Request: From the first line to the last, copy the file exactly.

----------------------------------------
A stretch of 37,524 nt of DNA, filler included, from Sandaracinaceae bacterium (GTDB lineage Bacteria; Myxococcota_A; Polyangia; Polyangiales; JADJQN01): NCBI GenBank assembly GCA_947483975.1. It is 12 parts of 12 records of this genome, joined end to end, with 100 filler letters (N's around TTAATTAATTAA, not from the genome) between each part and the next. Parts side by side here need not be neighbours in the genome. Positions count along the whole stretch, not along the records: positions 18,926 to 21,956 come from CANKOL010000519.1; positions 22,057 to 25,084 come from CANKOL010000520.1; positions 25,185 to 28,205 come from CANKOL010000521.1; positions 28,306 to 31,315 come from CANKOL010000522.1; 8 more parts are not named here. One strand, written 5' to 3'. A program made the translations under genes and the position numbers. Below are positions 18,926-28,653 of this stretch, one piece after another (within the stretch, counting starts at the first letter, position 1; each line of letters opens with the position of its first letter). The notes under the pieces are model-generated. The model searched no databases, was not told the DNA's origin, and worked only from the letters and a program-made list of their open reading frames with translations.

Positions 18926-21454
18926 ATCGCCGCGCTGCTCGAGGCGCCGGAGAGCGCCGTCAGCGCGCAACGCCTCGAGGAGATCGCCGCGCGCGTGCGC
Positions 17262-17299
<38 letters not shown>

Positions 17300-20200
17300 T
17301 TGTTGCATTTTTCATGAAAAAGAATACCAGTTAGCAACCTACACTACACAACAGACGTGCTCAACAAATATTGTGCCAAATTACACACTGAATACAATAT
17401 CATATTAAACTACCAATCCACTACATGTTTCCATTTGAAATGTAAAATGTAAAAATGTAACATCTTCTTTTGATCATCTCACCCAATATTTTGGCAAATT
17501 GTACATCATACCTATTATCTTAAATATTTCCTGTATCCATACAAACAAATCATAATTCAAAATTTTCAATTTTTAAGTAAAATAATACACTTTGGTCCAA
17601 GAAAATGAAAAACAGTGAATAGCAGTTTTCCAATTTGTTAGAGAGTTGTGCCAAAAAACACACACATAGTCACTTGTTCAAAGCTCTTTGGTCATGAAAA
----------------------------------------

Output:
A stretch of 37,524 nt of DNA, filler included, from Sandaracinaceae bacterium (GTDB lineage Bacteria; Myxococcota_A; Polyangia; Polyangiales; JADJQN01): NCBI GenBank assembly GCA_947483975.1. It is 12 parts of 12 records of this genome, joined end to end, with 100 filler letters (N's around TTAATTAATTAA, not from the genome) between each part and the next. Parts side by side here need not be neighbours in the genome. Positions count along the whole stretch, not along the records: positions 18,926 to 21,956 come from CANKOL010000519.1; positions 22,057 to 25,084 come from CANKOL010000520.1; positions 25,185 to 28,205 come from CANKOL010000521.1; positions 28,306 to 31,315 come from CANKOL010000522.1; 8 more parts are not named here. One strand, written 5' to 3'. A program made the translations under genes and the position numbers. Below are positions 18,926-28,653 of this stretch, one piece after another (within the stretch, counting starts at the first letter, position 1; each line of letters opens with the position of its first letter). The notes under the pieces are model-generated. The model searched no databases, was not told the DNA's origin, and worked only from the letters and a program-made list of their open reading frames with translations.

Positions 18926-21454
18926 ATCGCCGCGCTGCTCGAGGCGCCGGAGAGCGCCGTCAGCGCGCAACGCCTCGAGGAGATCGCCGCGCGCGTGCGC
Positions 17262-17299
<38 letters not shown>

Positions 17300-20200
17300 T
17301 TGTTGCATTTTTCATGAAAAAGAATACCAGTTAGCAACCTACACTACACAACAGACGTGCTCAACAAATATTGTGCCAAATTACACACTGAATACAATAT
17401 CATATTAAACTACCAATCCACTACATGTTTCCATTTGAAATGTAAAATGTAAAAATGTAACATCTTCTTTTGATCATCTCACCCAATATTTTGGCAAATT
17501 GTACATCATACCTATTATCTTAAATATTTCCTGTATCCATACAAACAAATCATAATTCAAAATTTTCAATTTTTAAGTAAAATAATACACTTTGGTCCAA
17601 GAAAATGAAAAACAGTGAATAGCAGTTTTCCAATTTGTTAGAGAGTTGTGCCAAAAAACACACACATAGTCACTTGTTCAAAGCTCTTTGGTCATGAAAA